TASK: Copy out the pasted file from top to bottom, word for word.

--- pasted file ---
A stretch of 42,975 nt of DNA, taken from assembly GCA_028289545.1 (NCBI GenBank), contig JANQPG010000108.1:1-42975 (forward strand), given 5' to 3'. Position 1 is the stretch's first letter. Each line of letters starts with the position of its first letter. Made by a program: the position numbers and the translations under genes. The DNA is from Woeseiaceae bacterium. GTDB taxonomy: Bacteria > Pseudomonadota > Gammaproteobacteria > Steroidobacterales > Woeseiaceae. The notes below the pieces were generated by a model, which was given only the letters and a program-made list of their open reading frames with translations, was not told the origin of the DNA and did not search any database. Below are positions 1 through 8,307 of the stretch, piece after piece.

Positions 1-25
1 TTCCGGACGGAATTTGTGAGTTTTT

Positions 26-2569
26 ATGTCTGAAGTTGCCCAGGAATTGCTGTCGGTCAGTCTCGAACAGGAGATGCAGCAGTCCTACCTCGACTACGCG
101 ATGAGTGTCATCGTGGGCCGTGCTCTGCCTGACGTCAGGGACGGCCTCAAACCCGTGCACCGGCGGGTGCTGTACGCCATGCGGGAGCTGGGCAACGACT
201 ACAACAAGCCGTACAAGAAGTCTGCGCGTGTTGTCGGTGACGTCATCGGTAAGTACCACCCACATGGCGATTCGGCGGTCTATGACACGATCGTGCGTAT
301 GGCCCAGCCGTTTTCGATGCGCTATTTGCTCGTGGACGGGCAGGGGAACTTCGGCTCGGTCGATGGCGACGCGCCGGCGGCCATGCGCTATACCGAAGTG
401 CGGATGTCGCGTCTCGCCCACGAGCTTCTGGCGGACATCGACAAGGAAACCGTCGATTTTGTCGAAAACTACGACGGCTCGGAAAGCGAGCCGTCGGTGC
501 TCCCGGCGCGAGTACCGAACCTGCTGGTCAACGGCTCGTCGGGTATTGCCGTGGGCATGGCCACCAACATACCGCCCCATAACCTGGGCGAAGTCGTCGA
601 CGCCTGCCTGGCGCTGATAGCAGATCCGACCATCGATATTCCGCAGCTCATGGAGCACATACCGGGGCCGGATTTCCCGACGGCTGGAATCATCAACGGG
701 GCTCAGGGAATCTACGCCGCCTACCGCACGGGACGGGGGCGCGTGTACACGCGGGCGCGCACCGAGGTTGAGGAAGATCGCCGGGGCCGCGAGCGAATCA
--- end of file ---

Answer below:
A stretch of 42,975 nt of DNA, taken from assembly GCA_028289545.1 (NCBI GenBank), contig JANQPG010000108.1:1-42975 (forward strand), given 5' to 3'. Position 1 is the stretch's first letter. Each line of letters starts with the position of its first letter. Made by a program: the position numbers and the translations under genes. The DNA is from Woeseiaceae bacterium. GTDB taxonomy: Bacteria > Pseudomonadota > Gammaproteobacteria > Steroidobacterales > Woeseiaceae. The notes below the pieces were generated by a model, which was given only the letters and a program-made list of their open reading frames with translations, was not told the origin of the DNA and did not search any database. Below are positions 1 through 8,307 of the stretch, piece after piece.

Positions 1-25
1 TTCCGGACGGAATTTGTGAGTTTTT

Positions 26-2569
26 ATGTCTGAAGTTGCCCAGGAATTGCTGTCGGTCAGTCTCGAACAGGAGATGCAGCAGTCCTACCTCGACTACGCG
101 ATGAGTGTCATCGTGGGCCGTGCTCTGCCTGACGTCAGGGACGGCCTCAAACCCGTGCACCGGCGGGTGCTGTACGCCATGCGGGAGCTGGGCAACGACT
201 ACAACAAGCCGTACAAGAAGTCTGCGCGTGTTGTCGGTGACGTCATCGGTAAGTACCACCCACATGGCGATTCGGCGGTCTATGACACGATCGTGCGTAT
301 GGCCCAGCCGTTTTCGATGCGCTATTTGCTCGTGGACGGGCAGGGGAACTTCGGCTCGGTCGATGGCGACGCGCCGGCGGCCATGCGCTATACCGAAGTG
401 CGGATGTCGCGTCTCGCCCACGAGCTTCTGGCGGACATCGACAAGGAAACCGTCGATTTTGTCGAAAACTACGACGGCTCGGAAAGCGAGCCGTCGGTGC
501 TCCCGGCGCGAGTACCGAACCTGCTGGTCAACGGCTCGTCGGGTATTGCCGTGGGCATGGCCACCAACATACCGCCCCATAACCTGGGCGAAGTCGTCGA
601 CGCCTGCCTGGCGCTGATAGCAGATCCGACCATCGATATTCCGCAGCTCATGGAGCACATACCGGGGCCGGATTTCCCGACGGCTGGAATCATCAACGGG
701 GCTCAGGGAATCTACGCCGCCTACCGCACGGGACGGGGGCGCGTGTACACGCGGGCGCGCACCGAGGTTGAGGAAGATCGCCGGGGCCGCGAGCGAATCA